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Issue 1801 (PDF)
The student newspaper of Imperial College London

Keep the Cat Free

Why encryption?

Part 2 of Science writer Marc Richly's series on encryption

Social Media G6e011fe56 1920 Photo: Alking2002 , CC-BY-SA-4.0


in Issue 1801

Let us quickly run through encryption in a communication setting: When we communicate, two types of data are encountered: content data (“Hey happy birthday today, Alicia!”) and metadata (Bob sent to Alicia, May 20th, 12:37pm, location: South Kensington, battery: 54%...). 

End-to-end encryption (E2EE) means that content data can only be read by Alicia and Bob, not by any other person or the communication provider (such as WhatsApp, Facebook Messenger etc.). 

Nonetheless, metadata is key for companies and governments to run analytics. One can derive very detailed social networks by looking at who communicates (how often, at what time etc.) with someone else. For instance, a high frequency of messages, particularly at night, might point to a partner, while messages during 9am to 5pm might be tied to co-workers.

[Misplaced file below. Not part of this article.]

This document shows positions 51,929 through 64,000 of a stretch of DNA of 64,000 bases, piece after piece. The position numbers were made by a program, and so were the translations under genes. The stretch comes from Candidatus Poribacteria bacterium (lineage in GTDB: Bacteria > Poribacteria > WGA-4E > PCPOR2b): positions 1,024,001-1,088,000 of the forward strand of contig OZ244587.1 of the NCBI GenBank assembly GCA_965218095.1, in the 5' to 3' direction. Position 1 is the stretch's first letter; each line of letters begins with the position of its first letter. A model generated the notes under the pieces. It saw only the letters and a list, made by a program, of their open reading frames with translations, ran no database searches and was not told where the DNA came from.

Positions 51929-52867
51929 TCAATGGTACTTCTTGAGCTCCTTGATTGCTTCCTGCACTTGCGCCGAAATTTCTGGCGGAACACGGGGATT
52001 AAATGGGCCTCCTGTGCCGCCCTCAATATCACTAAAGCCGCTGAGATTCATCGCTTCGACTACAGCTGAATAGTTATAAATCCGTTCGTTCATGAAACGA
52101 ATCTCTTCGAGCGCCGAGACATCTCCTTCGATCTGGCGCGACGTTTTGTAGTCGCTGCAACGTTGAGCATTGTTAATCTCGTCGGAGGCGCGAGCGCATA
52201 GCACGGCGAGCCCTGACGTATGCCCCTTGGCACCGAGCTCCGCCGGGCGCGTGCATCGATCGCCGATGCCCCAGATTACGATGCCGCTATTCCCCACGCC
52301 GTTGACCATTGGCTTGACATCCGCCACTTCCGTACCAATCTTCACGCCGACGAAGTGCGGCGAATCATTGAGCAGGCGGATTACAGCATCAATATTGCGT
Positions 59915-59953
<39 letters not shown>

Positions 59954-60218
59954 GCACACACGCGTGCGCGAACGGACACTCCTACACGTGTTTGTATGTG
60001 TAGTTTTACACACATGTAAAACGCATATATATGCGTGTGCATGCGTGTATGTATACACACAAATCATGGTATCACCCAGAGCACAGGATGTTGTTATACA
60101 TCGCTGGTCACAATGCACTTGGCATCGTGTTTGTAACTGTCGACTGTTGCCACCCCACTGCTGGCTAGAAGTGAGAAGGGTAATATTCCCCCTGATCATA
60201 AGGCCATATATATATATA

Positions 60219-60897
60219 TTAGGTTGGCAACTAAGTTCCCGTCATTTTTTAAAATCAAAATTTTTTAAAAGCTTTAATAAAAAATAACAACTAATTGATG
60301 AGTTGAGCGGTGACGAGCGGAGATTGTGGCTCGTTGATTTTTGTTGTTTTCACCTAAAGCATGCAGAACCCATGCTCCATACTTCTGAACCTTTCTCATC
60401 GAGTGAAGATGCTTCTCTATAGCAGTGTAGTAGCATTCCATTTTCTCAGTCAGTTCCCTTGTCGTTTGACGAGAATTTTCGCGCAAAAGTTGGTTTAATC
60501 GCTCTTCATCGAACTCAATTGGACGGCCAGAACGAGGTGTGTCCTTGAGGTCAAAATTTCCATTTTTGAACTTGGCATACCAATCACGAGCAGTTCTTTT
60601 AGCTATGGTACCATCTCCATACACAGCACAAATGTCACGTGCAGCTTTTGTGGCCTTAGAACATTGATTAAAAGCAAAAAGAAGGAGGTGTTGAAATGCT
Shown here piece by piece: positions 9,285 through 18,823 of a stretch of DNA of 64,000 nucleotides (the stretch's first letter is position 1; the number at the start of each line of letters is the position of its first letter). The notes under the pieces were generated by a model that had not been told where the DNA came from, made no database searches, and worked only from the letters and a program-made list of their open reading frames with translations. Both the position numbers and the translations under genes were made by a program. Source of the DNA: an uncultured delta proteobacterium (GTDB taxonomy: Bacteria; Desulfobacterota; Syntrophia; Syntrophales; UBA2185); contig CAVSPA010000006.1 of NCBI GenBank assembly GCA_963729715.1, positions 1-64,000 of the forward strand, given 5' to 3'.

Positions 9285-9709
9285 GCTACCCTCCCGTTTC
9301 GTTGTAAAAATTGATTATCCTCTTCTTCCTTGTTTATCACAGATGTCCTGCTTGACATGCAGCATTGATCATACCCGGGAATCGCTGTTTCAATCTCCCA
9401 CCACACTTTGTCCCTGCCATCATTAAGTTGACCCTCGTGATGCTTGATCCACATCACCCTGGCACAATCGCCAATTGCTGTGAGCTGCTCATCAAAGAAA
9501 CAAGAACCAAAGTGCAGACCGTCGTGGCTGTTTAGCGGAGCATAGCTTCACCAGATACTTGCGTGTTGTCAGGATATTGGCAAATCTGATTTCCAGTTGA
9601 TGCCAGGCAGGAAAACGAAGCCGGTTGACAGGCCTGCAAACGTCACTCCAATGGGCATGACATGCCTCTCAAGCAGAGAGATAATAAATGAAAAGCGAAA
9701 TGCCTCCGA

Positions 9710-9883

Using metadata in this manner, it is relatively easy to understand who one’s close contacts are. This basic information is already valuable, even if third parties do not have access to the messages themselves (content data). If companies know your friend just bought a MacBook, this could also be interesting to you and showing Apple ads may be especially valuable (called collaborative marketing). 

In our society, there are three major groups that have interests in the digital space: criminals, governments (with its police/intelligence services), and companies. 

I) Criminals

Cybercrime is on the rise, and it is natural that we want to protect ourselves from it. It is estimated that by 2025 global cybercrime will cost $10.5 trillion in damage annually. To put this in perspective – comparing the cost of cybercrime to GDPs would place cybercrime right behind the two biggest economies in the world, USA and China.